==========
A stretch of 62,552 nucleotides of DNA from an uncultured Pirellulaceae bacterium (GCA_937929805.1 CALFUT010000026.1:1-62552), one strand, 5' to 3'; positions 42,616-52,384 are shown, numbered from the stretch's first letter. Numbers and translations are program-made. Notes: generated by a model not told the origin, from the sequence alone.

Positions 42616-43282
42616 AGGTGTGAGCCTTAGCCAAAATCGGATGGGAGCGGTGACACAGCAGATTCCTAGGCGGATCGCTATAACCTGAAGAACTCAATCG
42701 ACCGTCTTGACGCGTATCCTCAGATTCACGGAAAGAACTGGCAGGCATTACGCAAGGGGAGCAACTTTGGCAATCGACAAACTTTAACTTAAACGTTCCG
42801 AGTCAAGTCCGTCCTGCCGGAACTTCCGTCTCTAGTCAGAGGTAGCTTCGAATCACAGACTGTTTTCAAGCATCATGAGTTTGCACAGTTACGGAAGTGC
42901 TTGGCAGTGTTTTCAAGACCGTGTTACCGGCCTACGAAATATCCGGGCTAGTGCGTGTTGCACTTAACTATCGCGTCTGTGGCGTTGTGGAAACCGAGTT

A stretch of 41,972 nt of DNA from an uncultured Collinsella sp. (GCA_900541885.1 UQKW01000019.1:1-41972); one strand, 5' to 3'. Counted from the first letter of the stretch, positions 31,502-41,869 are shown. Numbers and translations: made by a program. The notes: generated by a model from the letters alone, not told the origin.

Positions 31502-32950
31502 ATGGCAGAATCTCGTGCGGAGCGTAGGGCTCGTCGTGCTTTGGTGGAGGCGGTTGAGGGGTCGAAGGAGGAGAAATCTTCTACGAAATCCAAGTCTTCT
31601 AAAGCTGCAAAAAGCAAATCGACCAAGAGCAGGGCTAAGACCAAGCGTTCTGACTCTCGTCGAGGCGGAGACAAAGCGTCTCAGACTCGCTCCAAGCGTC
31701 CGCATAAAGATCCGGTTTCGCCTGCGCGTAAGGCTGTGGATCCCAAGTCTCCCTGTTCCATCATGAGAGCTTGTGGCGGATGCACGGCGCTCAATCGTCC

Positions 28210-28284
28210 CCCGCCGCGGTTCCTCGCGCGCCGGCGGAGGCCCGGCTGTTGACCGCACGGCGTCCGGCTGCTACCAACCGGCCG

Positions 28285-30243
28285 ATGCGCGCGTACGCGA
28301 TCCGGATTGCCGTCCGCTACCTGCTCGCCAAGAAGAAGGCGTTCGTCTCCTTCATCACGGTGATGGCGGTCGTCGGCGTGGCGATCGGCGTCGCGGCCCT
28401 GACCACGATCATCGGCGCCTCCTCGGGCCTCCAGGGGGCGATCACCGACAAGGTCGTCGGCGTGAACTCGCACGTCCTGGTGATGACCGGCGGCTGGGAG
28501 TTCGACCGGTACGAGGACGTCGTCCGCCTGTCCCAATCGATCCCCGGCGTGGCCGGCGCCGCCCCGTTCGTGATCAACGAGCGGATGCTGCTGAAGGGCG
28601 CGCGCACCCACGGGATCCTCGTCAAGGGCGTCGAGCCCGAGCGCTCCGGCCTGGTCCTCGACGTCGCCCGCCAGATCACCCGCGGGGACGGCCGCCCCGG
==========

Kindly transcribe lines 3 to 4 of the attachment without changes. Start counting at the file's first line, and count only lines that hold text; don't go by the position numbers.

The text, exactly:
42616 AGGTGTGAGCCTTAGCCAAAATCGGATGGGAGCGGTGACACAGCAGATTCCTAGGCGGATCGCTATAACCTGAAGAACTCAATCG
42701 ACCGTCTTGACGCGTATCCTCAGATTCACGGAAAGAACTGGCAGGCATTACGCAAGGGGAGCAACTTTGGCAATCGACAAACTTTAACTTAAACGTTCCG